Regional representation is another matter raised in the White Paper. The appointment of a regional representative would bring in a lot of Bugginses from the councils. These political animals are not the people to fill the second Chamber. Far better are those who can speak with little political axe to grind and with a lifetime of experience of the subject on which they are speaking. Selection, however, must take account of the need for Members from across the country.

Few people outside the House criticise or give a fig either way for the hereditaries. The postbags of Members of Parliament show little public interest in reform. However, 68 per cent. of people polled want to leave things as they are until details of a new House are known. Many commentators say that it is the Commons that should be reformed, at least as well as the Lords.

It is essential that any reform should be for the better. It seems that change is being made for change's sake. What comes out, in poll after poll, is that the electorate want to know what they are getting before they see the present system dissolved. It is quite extraordinary and thoroughly irresponsible that a constitution should be destroyed before a replacement is planned.

8.55 p.m.

The Earl of Lauderdale: My Lords, at the age of 87, I may have been caught napping if I have only heard four or five of my noble friends make points which I want to stress. I refer to the speeches of my noble friends Lord Waddington, Lord Lamont, Lord Moran, Lord Naseby and Lord Glenarthur.

I make no apology for referring to the point to which they alluded. It is that your Lordships enjoy one particular power--and only one--in this House. That is to decide whether or not to veto--I stress the word "veto"--any proposal from the other place to delay the forthcoming general election; in other words, to suspend the quinquennial Act which can only be amended for a year at a time.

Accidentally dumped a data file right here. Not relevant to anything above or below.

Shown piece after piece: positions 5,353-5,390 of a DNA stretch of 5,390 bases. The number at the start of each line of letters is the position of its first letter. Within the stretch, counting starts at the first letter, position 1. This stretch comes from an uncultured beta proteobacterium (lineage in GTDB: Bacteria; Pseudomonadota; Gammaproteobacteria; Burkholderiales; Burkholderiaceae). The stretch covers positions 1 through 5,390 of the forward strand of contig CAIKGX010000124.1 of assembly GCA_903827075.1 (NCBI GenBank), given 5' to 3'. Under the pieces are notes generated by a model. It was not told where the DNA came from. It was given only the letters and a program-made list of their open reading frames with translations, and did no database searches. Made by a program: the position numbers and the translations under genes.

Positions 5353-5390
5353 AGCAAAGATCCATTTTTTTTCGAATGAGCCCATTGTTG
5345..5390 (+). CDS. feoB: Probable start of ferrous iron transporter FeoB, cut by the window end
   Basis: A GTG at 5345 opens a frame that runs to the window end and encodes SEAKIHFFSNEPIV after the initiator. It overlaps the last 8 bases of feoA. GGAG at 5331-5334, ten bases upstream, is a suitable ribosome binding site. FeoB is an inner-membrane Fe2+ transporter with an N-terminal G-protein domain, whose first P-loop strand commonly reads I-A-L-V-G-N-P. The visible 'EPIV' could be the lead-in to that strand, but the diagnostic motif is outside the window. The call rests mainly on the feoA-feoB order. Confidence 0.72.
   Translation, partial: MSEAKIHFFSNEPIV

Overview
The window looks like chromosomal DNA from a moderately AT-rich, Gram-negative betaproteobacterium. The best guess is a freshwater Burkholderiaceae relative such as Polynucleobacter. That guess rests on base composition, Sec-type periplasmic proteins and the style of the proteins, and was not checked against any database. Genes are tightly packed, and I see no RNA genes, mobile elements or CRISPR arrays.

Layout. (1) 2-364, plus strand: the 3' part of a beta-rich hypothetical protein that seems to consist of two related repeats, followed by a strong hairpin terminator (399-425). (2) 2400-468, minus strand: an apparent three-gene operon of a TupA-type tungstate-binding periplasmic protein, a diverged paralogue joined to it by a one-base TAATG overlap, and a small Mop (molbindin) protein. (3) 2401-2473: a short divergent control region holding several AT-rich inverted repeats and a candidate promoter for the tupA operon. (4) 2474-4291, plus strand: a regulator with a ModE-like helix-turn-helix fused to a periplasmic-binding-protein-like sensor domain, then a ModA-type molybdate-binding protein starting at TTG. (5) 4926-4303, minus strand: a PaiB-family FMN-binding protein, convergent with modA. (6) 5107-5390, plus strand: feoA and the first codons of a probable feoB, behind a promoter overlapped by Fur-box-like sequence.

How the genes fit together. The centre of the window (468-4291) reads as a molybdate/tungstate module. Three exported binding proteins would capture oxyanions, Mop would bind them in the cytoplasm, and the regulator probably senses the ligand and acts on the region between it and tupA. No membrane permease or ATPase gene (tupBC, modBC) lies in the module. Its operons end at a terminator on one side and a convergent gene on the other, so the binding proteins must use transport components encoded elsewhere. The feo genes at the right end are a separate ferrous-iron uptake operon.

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Although we meet tonight under the chairmanship of an unelected Peer on the Woolsack, we are discussing a White Paper which, at heart, is about the processes and procedures of democracy. The Salisbury convention is strictly irrelevant, if only because the Labour manifesto promised that the legislative power of the House of Lords would remain unaltered. That is, directly and by implication, just what the White Paper proposes. We are told in it that it might be reasonable to reduce the theoretically available powers of this House rather than leave them as they stand. Although under the quinquennial Act delays could only be for a year at a time, the fact is that your Lordships can block any endeavour to amend that Act and have an absolute veto. In other words, this House is the sole and absolute guarantee of general elections being held every five years. So far, the question has only arisen twice--in wartime--and on both those occasions your Lordships concurred with the other place.

This White Paper is a loose and disparate collection of rather undergraduate essays strung together without much of a coherent theme. It even goes so far as to contradict itself. In the middle of page 36 we read that,

    "the Government must ultimately have the right to secure any of its legislation ... with the consent of the Commons alone"--
but, wait for it--

    "except for a Bill to extend the life of a Parliament".
However, having made that genuflection, if I can put it in that way, to constitutional decency, the reservation is firmly negatived in paragraph 7(26) to which tonight's amendment wisely refers. That paragraph states that the available powers of this House might, if the Wakeham Commission says so, be significantly reduced.